Yesterday was the last edition of the Mut and Lou show on WEEI. Mike Mutnansky will soon transition over to the role previously held by John Ryder, working Red Sox broadcasts and last nights. All in all, it’s not a horrible move for Mutnansky, who stays employed and gets a role that still gives him some of the spotlight.
Kirk Minihane wrote a column yesterday paying tribute to Mutnansky – Taking time to appreciate the Mut Man – and it was a sweet of Kirk to come to the defense of the exiled midday host. (Though how many radios tuned to 98.5 at 10:00am to hear Andy Gresh respond to Kirk’s insults about him?)
Just like Minihane tends to go over the top when writing about someone like Joe Haggerty, he goes a bit over the top in writing nice things about Mutnansky. It’s what Minihane does. I agree with much of what he writes about Mutnansky as a person. He’s a good guy, he works hard. I feel like he unsuccessfully tried too hard to be something he’s not. Some people can get away with that, he couldn’t.
If Kirk really wanted to be brutally honest and over the top he might question how the son of the Dana Farber Cancer Institute President and Chief Executive Officer got the midday job on the station that just happens to hold the Jimmy Fund Radio Telethon every year. I’m sure there’s no connection there whatsoever.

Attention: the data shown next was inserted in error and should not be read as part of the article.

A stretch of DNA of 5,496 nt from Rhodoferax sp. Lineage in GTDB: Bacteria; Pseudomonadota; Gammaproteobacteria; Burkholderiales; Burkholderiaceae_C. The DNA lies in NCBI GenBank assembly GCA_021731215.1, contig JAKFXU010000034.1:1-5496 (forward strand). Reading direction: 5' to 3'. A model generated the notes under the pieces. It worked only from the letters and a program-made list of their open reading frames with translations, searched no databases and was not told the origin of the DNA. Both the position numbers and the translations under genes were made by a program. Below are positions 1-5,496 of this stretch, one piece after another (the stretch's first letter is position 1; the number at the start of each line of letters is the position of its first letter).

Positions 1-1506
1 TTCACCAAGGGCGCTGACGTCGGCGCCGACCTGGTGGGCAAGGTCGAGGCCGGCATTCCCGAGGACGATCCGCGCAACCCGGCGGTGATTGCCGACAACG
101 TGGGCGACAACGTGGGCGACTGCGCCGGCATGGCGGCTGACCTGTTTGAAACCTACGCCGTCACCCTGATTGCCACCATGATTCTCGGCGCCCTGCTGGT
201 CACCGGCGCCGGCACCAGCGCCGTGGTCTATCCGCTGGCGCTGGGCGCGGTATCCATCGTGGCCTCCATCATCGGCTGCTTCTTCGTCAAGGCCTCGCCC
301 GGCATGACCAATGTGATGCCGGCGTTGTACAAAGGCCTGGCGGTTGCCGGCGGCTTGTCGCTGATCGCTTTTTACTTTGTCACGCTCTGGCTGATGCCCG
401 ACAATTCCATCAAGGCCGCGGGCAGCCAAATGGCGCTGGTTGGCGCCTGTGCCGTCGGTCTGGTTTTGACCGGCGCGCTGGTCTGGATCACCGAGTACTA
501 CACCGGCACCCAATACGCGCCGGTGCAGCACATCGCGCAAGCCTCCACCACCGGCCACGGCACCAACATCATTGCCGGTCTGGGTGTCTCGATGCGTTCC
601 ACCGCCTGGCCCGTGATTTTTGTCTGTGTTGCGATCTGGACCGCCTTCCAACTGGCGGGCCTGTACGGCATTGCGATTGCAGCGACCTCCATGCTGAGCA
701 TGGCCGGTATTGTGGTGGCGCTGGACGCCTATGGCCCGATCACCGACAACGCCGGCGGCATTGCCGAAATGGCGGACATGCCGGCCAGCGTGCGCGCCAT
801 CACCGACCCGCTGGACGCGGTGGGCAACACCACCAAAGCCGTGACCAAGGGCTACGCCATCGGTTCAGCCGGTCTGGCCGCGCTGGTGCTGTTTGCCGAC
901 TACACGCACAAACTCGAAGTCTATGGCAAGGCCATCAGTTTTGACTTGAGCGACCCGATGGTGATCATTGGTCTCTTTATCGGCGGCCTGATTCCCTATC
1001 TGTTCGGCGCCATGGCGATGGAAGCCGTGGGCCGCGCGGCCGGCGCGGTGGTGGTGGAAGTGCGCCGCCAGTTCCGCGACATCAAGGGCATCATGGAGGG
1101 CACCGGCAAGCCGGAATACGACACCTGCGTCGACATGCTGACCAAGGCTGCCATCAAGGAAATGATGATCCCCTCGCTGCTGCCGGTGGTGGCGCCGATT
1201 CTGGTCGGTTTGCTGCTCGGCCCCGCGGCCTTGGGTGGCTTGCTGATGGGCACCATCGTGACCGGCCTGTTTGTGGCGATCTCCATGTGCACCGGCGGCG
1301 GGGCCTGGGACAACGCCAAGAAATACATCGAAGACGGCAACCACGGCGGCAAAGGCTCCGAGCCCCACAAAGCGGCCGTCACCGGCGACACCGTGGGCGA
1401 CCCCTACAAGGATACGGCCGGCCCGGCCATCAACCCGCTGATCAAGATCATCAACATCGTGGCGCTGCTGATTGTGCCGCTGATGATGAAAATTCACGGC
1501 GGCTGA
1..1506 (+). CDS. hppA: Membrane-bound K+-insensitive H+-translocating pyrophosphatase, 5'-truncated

In the Globe today, Chad Finn looks at How NESN has changed in 30 years with a look back at the first telecast (which literally no one saw) and several milestones along the way.
There are also links to a Jack Craig column after the debut of NESN and foot-stomping columns by Bob Ryan (Why can’t I watch the Red Sox on Ch. 38?) and Leigh Montville – Pay-cable television will begin for the Red Sox with this game and I will kick the Florida ground at the very idea.
Over on the T&G Bill Doyle writes Holy Cross football to have bigger presence on Charter TV-3.
Dan Kennedy looks at the sale of the T&G – John Henry sells Worcester Telegram to Florida chain which is noteworthy since the Red Sox and Globe owner had previously said he would only sell that paper to local owners or he would continue to operate it himself.